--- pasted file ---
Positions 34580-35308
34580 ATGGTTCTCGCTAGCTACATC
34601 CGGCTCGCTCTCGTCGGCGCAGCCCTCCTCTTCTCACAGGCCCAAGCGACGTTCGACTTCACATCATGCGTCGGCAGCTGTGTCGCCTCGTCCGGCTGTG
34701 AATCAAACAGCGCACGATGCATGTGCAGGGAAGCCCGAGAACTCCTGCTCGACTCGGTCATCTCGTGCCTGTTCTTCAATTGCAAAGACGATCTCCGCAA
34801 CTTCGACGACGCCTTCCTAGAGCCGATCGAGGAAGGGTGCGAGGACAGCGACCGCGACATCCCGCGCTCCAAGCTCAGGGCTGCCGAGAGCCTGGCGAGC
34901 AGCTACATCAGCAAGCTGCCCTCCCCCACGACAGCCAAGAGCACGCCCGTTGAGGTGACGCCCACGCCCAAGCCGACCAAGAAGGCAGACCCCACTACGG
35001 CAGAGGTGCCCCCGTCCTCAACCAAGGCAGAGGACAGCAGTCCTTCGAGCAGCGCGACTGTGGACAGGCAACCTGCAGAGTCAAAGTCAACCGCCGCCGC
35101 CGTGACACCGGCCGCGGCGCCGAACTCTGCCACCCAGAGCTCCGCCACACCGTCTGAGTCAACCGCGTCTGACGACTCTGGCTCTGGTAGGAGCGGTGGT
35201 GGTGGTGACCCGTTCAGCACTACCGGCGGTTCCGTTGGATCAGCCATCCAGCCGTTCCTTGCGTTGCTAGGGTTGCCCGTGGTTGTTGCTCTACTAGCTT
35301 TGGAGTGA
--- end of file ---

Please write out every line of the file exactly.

Positions 34580-35308
34580 ATGGTTCTCGCTAGCTACATC
34601 CGGCTCGCTCTCGTCGGCGCAGCCCTCCTCTTCTCACAGGCCCAAGCGACGTTCGACTTCACATCATGCGTCGGCAGCTGTGTCGCCTCGTCCGGCTGTG
34701 AATCAAACAGCGCACGATGCATGTGCAGGGAAGCCCGAGAACTCCTGCTCGACTCGGTCATCTCGTGCCTGTTCTTCAATTGCAAAGACGATCTCCGCAA
34801 CTTCGACGACGCCTTCCTAGAGCCGATCGAGGAAGGGTGCGAGGACAGCGACCGCGACATCCCGCGCTCCAAGCTCAGGGCTGCCGAGAGCCTGGCGAGC
34901 AGCTACATCAGCAAGCTGCCCTCCCCCACGACAGCCAAGAGCACGCCCGTTGAGGTGACGCCCACGCCCAAGCCGACCAAGAAGGCAGACCCCACTACGG
35001 CAGAGGTGCCCCCGTCCTCAACCAAGGCAGAGGACAGCAGTCCTTCGAGCAGCGCGACTGTGGACAGGCAACCTGCAGAGTCAAAGTCAACCGCCGCCGC
35101 CGTGACACCGGCCGCGGCGCCGAACTCTGCCACCCAGAGCTCCGCCACACCGTCTGAGTCAACCGCGTCTGACGACTCTGGCTCTGGTAGGAGCGGTGGT
35201 GGTGGTGACCCGTTCAGCACTACCGGCGGTTCCGTTGGATCAGCCATCCAGCCGTTCCTTGCGTTGCTAGGGTTGCCCGTGGTTGTTGCTCTACTAGCTT
35301 TGGAGTGA